Our Response:
In this case, I can only advise you seek legal advice as this question is beyond our remit to comment. I'm afraid, we can only answer general rudimentary questions, not case-specific ones.
AboutSmallClaims - 19-Jul-16 @ 12:14 PM
Hi I own a children's nursery and we recently had an unfortunate incident with a parent.She conducted a campaign of harrassment and bullying against my manager over a complaint she had about the provision.This complaint has been dealt with by us, reported toour registering body and is no longer extant.Her manner of bringing the complaint was in public, in front of other staff, children and parents (strictly against our complaints procedure) and was rife with personal put-downs (you really need to learn to deal with people better, why are you looking at me like that, I don't trust people like that to look after my child etc, etc,)The harassment went on into the manager's private time after work on her personal mobile phone.My manager was so distressed and demotivated that I immediately withdrew the child's place and asked the parent not to return to the premises. They are now threatening me a breach of contract suit and my insurers will not cover me as they say we have no chance of winning as our t & c's state a month's notice must be given.A month's notice was not practicable in this case as staff were shocked and intimidated and I deemed unable to do their jobs (ie caring for children) properly with the threat of more input from this individual.My insurers assessed their material losses at around £2,000 and I have put this offer to them.However they are asking for three times this amount plus, having said they were seeking £500 for distress have now upped this to £1,000 since I made our offer. I intend to fight the case in court but would like input for my defence.Implied term of of mutual trust and confidence.I look forward to any advice. Many thanks
polly55 - 18-Jul-16 @ 5:16 PM
Hi I own a children's nursery and we recently had an unfortunate incident with a parent.She conducted a campaign of harrassment and bullying against my manager over a complaint she had about the provision.This complaint has been dealt with by us, reported toour registering body and is no longer extant.Her manner of bringing the complaint was in public, in front of other staff, children and parents (strictly against our complaints procedure) and was rife with personal put-downs (you really need to learn to deal with people better, why are you looking at me like that, I don't trust people like that to look after my child etc, etc,)The harassment went on into the manager's private time after work on her personal mobile phone.My manager was so distressed and demotivated that I immediately withdrew the child's place and asked the parent not to return to the premises. They are now threatening me a breach of contract suit and my insurers will not cover me as they say we have no chance of winning as our t & c's state a month's notice must be given.A month's notice was not practicable in this case as staff were shocked and intimidated and I deemed unable to do their jobs (ie caring for children) properly with the threat of more input from this individual.My insurers assessed their material losses at around £2,000 and I have put this offer to them.However they are asking for three times this amount plus, having said they were seeking £500 for distress have now upped this to £1,000 since I made our offer. I intend to fight the case in court but would like input for my defence.Implied term of of mutual trust and confidence.I look forward to any advice. Many thanks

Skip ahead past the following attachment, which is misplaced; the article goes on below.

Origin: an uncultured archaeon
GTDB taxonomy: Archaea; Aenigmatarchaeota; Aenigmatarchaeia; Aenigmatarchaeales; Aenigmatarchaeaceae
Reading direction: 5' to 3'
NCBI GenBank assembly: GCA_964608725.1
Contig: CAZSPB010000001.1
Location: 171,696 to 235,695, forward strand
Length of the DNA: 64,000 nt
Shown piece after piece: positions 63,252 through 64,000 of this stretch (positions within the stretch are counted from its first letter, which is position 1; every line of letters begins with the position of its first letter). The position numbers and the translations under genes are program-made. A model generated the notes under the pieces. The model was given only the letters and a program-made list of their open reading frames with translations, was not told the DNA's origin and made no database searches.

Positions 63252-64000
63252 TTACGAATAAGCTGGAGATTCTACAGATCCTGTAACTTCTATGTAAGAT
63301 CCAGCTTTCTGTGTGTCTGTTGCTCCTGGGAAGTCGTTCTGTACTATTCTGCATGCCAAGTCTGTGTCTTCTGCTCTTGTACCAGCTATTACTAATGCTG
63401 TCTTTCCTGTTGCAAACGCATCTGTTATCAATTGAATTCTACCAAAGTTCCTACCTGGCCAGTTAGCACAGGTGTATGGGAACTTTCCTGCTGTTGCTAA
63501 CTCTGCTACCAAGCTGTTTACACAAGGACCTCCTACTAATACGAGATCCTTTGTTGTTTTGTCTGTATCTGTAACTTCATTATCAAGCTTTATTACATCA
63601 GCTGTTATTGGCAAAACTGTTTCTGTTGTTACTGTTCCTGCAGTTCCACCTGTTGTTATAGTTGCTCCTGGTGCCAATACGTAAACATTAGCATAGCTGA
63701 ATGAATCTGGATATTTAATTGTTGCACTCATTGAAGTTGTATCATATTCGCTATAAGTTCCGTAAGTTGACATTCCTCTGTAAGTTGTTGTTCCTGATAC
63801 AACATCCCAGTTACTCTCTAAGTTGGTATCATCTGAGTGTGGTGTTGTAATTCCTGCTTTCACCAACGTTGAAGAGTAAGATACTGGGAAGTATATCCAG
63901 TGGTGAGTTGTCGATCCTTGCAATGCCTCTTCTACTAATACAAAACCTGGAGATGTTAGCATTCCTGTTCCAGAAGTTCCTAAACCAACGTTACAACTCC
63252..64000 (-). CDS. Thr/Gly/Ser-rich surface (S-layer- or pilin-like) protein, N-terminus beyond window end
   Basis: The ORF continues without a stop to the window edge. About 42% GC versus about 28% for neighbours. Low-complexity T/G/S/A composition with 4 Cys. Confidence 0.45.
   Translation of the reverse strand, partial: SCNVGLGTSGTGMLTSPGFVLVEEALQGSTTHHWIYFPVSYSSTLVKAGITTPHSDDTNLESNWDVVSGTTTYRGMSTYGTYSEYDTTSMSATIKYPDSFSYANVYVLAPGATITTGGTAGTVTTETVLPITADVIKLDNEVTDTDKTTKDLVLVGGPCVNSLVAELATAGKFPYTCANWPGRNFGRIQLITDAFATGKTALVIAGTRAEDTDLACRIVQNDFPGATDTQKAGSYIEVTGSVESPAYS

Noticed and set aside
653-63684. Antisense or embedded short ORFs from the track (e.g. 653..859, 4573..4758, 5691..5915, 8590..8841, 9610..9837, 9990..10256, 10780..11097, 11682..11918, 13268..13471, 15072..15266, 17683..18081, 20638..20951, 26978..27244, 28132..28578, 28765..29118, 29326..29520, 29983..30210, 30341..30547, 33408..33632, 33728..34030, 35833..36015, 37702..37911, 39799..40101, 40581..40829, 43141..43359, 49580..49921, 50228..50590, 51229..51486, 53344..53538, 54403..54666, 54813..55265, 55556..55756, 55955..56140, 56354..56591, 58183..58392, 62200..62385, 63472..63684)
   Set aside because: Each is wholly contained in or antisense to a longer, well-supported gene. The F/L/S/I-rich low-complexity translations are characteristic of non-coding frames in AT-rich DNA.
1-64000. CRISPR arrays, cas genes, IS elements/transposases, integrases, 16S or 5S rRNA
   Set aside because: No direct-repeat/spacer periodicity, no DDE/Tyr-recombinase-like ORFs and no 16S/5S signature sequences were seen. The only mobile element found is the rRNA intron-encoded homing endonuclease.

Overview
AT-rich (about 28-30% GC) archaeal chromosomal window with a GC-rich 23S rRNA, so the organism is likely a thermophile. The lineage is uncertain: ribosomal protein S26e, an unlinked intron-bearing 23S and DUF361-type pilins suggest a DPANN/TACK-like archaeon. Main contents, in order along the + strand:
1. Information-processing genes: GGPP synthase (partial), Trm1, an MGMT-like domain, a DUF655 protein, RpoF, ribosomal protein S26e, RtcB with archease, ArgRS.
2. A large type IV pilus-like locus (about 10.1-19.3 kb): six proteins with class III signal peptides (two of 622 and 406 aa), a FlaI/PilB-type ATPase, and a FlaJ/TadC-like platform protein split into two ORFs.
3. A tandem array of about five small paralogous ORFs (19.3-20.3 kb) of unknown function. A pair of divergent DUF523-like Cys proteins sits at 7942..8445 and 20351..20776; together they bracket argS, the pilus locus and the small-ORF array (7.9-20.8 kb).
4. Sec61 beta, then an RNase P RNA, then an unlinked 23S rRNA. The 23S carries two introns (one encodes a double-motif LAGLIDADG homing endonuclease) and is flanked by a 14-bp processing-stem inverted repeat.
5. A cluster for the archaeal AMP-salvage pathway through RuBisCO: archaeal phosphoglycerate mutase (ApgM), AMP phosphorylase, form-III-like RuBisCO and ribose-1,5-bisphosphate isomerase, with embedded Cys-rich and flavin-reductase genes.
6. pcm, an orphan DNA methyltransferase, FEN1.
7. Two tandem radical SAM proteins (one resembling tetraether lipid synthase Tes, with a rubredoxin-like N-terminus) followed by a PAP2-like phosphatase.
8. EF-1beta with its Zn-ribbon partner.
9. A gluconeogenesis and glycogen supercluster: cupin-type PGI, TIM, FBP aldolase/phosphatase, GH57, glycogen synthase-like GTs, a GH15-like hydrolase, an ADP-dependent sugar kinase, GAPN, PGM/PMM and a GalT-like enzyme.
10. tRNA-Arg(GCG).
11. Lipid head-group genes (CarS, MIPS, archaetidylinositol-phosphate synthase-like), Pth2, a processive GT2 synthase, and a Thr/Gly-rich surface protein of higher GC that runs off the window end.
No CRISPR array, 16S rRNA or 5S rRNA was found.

polly55 - 18-Jul-16 @ 12:16 PM
In our defence we have submitted a defence and a counter claim. The Claimant has asked for an extension of 28 days to prepare a defence of our counter claim. We do not want to give that. What should we now do?
rover - 12-Aug-15 @ 1:11 PM